7-MAGNETIC INDUCTION1

# 7-MAGNETIC INDUCTION1 - MAGNETIC FIELDS AND INDUCED EMF...

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MAGNETIC FIELDS AND INDUCED EMF Purpose: To investigate the EMF created by a varying magnetic field in a coil. Equipment: Rotating rod from centripetal force lab, magnet, coils, PASCO interface and computer, voltage sensor, vernier magnetic field sensor. Background: Electromotive Forces (EMF) convert one form of energy to others which we consume daily. We recognize the devices that supply power as batteries, photo-voltaic cells, thermocouples, and generators. All EMFs can produce a potential difference between two points, commonly called terminals. The high potential terminal is denoted with a + sign, and the low potential terminal is denoted with a - sign. When the terminals are connected to a circuit the potential difference causes any free charges within the circuit to move, thereby doing work on the charges. We measure the work an EMF can perform in volts, work per unit charge. The important property of the EMF is that it can produce a potential everywhere in the circuit and can produce a current. Circuit Figure 1. A loop of wire in a magnetic field that is directed into the page. Changes in the size of the loop, orientation of the loop, or magnetic field strength will produce an EMF in the circuit while those changes are occurring. We know that EMF ’s can be created by chemical means from our everyday use of batteries. And, as we know, batteries have limitations on the length of time the potential difference can be maintained and the size of the potential difference. Magnetic fields and conductors can produce EMF’s of varying strengths. Consider a loop that is connected to a circuit component, like that of figure 1, and is centered in a magnetic field. Changes in dimension of the loop will cause a current to be produced. Likewise, if the magnitude of the magnetic field should change and the size of the loop is constant, a current will also be produced. In either case, the charges in the conductor feel the presence of the magnetic field. When the loop changes size or the magnetic field changes strength, the flux through the loop changes. It is this change in flux that induces the EMF in the loop. Remember that flux is defined as the number of field lines that pass through a cross sectional area. If the area changes or the magnetic field changes in time then the flux through the loop has changed. The change in flux produces an EMF which is given by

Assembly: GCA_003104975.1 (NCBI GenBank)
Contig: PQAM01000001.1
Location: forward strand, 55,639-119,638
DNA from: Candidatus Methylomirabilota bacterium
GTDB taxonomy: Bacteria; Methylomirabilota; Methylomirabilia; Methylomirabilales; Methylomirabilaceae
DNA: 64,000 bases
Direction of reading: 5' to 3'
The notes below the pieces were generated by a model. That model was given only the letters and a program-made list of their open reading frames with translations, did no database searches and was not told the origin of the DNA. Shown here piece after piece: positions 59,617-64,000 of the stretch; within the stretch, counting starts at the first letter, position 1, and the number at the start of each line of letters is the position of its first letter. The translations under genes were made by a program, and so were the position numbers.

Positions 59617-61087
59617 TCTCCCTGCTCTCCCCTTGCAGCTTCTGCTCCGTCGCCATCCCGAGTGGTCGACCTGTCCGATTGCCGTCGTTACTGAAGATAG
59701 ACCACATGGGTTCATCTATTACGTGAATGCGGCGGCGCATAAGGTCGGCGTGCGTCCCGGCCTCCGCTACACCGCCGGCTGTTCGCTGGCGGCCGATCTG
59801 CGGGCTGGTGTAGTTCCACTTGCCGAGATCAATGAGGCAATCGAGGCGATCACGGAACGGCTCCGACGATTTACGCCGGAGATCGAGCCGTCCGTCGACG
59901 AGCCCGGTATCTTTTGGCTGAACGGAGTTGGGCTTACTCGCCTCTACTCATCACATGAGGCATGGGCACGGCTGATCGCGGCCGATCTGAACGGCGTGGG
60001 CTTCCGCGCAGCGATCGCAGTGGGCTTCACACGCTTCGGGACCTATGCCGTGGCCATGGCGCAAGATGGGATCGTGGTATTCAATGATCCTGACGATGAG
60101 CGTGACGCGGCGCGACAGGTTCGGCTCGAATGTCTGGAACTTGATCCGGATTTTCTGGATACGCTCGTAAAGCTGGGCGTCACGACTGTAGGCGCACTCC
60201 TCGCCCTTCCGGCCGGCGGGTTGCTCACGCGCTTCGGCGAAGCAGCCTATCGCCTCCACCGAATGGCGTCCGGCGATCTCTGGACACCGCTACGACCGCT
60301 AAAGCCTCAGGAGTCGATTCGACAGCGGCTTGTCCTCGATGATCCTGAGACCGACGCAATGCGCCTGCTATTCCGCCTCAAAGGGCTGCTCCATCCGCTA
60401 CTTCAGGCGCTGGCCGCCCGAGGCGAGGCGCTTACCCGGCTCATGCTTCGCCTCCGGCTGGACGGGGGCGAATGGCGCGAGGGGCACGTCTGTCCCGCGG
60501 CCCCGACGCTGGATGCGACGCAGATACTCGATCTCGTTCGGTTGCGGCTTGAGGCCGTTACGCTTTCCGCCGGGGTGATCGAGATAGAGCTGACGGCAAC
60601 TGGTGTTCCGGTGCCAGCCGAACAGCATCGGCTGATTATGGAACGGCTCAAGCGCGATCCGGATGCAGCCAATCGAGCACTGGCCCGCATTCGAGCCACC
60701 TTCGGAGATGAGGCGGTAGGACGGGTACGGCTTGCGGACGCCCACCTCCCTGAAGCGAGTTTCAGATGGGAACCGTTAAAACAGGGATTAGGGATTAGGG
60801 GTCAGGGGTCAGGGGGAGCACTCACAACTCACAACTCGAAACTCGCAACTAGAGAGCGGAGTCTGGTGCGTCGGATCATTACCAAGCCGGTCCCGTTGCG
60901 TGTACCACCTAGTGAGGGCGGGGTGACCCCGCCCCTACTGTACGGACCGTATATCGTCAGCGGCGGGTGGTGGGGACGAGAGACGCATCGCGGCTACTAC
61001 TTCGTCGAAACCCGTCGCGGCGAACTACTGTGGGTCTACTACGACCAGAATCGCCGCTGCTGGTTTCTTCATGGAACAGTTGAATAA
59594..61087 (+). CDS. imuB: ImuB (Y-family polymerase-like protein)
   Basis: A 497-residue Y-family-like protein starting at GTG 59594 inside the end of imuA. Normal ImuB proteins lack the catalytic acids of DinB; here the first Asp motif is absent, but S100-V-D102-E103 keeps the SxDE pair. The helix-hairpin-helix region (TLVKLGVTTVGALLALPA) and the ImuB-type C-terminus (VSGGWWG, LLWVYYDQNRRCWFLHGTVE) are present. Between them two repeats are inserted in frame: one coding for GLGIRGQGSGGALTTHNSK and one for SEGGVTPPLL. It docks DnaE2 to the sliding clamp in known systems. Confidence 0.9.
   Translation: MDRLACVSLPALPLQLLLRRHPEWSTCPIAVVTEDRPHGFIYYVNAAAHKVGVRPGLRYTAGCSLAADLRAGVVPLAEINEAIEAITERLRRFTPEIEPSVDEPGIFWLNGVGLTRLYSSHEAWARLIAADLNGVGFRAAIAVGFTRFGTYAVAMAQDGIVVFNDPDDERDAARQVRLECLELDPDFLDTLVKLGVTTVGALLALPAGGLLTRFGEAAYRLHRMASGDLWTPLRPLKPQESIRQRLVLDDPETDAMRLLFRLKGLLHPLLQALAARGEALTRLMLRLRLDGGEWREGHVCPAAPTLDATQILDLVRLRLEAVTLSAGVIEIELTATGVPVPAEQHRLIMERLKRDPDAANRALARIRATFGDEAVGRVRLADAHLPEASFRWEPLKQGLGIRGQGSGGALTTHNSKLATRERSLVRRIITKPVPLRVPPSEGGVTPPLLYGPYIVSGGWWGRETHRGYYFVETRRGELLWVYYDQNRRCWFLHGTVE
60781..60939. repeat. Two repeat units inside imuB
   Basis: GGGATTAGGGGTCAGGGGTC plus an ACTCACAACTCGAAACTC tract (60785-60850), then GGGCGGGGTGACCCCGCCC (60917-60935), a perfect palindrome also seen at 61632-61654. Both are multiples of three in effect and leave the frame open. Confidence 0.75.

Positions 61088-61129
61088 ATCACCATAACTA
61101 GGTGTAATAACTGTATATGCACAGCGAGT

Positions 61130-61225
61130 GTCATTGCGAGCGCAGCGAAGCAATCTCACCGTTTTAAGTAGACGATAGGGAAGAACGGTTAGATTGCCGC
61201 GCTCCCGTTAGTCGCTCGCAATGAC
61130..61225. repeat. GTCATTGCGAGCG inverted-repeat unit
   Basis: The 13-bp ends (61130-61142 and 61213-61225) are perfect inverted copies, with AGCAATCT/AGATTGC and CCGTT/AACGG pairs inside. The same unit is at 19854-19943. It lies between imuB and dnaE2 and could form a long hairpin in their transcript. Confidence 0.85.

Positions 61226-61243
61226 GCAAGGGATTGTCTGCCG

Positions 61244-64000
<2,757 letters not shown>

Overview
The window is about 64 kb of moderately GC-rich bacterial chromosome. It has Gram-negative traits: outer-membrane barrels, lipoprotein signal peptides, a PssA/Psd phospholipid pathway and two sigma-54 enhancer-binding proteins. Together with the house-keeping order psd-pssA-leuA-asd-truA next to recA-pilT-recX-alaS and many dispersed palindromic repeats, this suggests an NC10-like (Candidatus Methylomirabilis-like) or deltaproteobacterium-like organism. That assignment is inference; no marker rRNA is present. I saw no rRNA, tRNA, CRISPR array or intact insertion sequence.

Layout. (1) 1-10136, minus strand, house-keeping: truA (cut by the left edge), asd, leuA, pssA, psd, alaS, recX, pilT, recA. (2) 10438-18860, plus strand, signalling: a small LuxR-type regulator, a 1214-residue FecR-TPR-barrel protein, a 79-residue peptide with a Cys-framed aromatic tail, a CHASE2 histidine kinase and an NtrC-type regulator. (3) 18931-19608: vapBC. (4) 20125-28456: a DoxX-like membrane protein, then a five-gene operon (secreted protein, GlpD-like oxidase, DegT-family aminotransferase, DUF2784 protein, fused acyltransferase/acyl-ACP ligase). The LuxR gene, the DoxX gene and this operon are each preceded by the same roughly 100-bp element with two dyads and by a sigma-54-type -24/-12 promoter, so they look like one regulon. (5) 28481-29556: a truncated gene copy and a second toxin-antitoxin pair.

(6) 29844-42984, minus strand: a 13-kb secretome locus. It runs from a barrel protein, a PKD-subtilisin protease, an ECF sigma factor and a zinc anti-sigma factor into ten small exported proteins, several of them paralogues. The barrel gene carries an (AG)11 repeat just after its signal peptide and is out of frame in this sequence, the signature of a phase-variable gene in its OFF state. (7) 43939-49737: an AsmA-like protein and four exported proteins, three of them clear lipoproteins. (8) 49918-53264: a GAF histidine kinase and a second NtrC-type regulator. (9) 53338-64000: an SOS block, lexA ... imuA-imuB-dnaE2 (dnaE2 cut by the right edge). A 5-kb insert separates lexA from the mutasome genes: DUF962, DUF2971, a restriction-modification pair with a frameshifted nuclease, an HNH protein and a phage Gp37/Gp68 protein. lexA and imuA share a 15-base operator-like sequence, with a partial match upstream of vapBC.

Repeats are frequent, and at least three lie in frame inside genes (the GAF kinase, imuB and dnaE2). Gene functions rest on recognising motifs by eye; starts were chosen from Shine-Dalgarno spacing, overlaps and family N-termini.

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## This note was uploaded on 08/25/2011 for the course PHYS 164 taught by Professor Johnjames during the Fall '09 term at MO St. Louis.

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7-MAGNETIC INDUCTION1 - MAGNETIC FIELDS AND INDUCED EMF...

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